AMA awards Indian doctor with highest honour

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Prominent GP Dr Mukesh Haikerwal is awarded AMA Gold Medal for services to medical profession

Former Australian Medical Association (AMA) President and prominent GP Dr Mukesh Haikerwal has been awarded with the association’s highest honour – the AMA Gold Medal.

The award, presented by President Dr Steve Hambleton at the AMA National Conference Gala Dinner, recognises outstanding services to the medical profession and community.

President Hambleton said that Dr Haikerwal has been a leading figure in the medical profession for many years, and his long list of significant and enduring achievements warranted the Association’s highest accolade.

“In the last two decades, Dr Haikerwal has been an extraordinarily active and committed member of the AMA, advancing the interests of members and patients at almost every level of the organisation,” Dr Hambleton said.

In 1995, Dr Haikerwal became an AMA Victoria State Councillor. He rose to State President in 2001 and four years later became Federal AMA President.

He has held numerous esteemed positions in the AMA including the Chair of the Taskforce on Indigenous Health and the Committee on the Care of Older People, as well as serving on the General Practice, Public Health, Therapeutics, and Doctors in Training committees.

“During his long and distinguished record of service he has been at the forefront of many issues pivotal to the health care system,” Dr Hambleton said.

“He played a significant role in securing the future of medical practice during the indemnity crisis, he led the profession in embedding the principle and practice of informed financial consent, he highlighted the glaring deficiencies in the care of Indigenous Australians, and called attention to the risks posed by the burgeoning number of medical school places without accompanying provision for the capacity of the training pathway”.

As AMA President, Dr Haikerwal also confronted the spectre of medical racism, and led the AMA in condemning abuse of international medical graduates.

President Dr Hambleton added that Dr Haikerwal was instrumental in putting the AMA at the centre of the e-health debate, saying he led the Association’s enthusiastic support for the adoption of e-health.

“It is an issue that remains both essential, yet unresolved, but not for wont of effort by Dr Haikerwal, who continued to work hard on e-health following his presidency, most recently as the Clinical Lead for the National E-Health Transition Authority.”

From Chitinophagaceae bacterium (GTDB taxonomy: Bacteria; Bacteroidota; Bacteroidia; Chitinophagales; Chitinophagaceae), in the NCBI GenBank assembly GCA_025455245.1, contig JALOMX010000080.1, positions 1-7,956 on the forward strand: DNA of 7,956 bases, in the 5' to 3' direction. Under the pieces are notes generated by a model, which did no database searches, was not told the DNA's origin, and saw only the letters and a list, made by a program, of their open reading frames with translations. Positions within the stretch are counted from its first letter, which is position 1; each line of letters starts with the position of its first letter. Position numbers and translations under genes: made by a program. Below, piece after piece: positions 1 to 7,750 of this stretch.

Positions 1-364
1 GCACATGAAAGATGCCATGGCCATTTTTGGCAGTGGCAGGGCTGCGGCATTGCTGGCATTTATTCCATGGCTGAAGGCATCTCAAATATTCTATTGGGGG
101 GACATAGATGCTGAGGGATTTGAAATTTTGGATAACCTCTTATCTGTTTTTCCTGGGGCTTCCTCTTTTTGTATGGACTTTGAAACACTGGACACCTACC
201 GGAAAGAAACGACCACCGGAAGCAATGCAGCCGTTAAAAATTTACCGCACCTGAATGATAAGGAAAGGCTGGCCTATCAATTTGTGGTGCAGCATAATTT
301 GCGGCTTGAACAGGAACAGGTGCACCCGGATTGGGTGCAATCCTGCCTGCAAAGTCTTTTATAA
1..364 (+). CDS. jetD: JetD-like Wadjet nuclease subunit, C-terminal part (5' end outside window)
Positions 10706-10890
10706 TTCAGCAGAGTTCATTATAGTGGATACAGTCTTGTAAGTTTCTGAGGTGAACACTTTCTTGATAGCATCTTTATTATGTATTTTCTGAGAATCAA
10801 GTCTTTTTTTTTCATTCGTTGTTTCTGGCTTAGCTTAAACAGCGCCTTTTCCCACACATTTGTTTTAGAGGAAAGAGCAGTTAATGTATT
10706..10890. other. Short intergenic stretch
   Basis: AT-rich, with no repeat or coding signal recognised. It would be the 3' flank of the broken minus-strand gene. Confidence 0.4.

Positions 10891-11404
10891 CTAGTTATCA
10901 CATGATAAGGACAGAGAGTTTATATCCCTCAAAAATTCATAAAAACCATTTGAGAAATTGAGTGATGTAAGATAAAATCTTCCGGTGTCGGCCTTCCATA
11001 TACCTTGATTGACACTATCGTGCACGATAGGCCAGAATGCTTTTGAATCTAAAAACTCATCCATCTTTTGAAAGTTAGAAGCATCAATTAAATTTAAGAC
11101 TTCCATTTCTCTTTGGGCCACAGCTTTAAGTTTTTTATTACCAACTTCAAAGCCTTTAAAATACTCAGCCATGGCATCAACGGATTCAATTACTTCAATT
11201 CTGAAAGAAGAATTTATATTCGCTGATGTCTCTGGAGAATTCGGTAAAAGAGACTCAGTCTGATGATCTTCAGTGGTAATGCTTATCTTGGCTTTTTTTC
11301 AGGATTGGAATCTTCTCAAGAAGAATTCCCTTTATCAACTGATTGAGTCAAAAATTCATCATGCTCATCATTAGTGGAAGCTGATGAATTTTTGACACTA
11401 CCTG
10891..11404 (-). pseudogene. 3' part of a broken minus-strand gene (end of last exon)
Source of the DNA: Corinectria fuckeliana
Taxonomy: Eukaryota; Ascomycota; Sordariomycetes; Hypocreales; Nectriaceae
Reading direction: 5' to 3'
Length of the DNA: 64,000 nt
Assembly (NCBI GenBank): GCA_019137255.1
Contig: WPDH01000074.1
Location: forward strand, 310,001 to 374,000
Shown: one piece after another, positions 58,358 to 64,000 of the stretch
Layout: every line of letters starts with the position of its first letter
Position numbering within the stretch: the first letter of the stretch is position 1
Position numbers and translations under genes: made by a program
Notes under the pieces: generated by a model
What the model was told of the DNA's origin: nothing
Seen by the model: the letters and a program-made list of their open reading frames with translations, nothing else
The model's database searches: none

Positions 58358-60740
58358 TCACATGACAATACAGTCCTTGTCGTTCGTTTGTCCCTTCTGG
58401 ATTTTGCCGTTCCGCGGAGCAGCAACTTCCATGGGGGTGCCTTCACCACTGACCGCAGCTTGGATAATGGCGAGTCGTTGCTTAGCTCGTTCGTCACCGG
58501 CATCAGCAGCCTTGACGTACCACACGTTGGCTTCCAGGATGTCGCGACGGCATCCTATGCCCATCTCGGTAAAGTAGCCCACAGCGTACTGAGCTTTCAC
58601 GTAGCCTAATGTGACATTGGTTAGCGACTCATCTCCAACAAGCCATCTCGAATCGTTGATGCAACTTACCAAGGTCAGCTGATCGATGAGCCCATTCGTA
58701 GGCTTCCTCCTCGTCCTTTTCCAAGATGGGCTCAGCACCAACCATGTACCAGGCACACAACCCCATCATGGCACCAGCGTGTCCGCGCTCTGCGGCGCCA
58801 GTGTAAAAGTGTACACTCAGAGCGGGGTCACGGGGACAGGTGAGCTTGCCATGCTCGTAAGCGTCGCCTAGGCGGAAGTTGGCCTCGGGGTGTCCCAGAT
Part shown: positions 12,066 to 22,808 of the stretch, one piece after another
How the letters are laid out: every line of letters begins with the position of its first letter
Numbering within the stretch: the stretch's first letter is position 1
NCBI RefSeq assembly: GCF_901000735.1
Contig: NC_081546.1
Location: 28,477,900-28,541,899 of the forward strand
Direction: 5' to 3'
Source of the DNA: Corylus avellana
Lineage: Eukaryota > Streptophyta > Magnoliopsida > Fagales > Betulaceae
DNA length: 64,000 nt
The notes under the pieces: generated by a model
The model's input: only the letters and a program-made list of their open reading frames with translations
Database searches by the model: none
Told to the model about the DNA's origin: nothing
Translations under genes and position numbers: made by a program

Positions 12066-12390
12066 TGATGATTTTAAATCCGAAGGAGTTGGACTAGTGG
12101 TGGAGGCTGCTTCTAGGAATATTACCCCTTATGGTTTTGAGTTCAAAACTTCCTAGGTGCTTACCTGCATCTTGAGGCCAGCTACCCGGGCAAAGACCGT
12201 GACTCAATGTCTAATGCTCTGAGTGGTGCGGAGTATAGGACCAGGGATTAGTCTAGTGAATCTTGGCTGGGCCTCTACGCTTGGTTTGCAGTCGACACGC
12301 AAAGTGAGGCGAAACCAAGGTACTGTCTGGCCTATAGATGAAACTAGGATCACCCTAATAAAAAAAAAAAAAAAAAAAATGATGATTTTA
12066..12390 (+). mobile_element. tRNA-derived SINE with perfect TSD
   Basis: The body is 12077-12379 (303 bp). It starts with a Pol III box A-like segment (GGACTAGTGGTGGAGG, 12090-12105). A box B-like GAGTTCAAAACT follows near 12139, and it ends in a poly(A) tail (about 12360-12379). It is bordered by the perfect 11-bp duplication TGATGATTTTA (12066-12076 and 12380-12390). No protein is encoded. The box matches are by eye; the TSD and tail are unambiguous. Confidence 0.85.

Dr Hambleton said that since leaving the AMA Presidency in 2007, Dr Haikerwal has continued to be an influential figure.

In 2008-09, he was a Commissioner on the Australian Health and Hospitals Reform Commission, which recommended major changes including the introduction of activity-based funding in public hospitals and the establishment of local hospital networks.

He is a regular contributor to public debates and is looked to as a trusted advisor by Health Ministers across the political spectrum.

“Dr Haikerwal’s contribution has extended beyond this nation’s shores,” Dr Hambleton said.

Dr Haikerwal has been a member of the World Medical Association’s Council since 2007, and in 2011 became the first Australian to be elected as Chair of the world body. In this position he fostered the pursuit of ethical care, professional standards and the freedom of doctors to treat all people.

“Dr Haikerwal has been a keen and selfless supporter of the AMA for many years, and has been a generous mentor and source of support for many of the Association’s leaders,” added Dr Hambleton.

“Amid all this, he has continued to maintain a busy general practice, and showed tremendous courage and determination to resume work after suffering serious injuries in 2008”.

Dr Haikerwal has been recognised for his outstanding contribution with a string of honours, including the Centenary Medal, Fellowship of the AMA, the AMA President’s Award and being made an Officer of the Order of Australia.

“Dr Haikerwal is a most deserving recipient of the AMA Gold Medal,” Dr Hambleton said.



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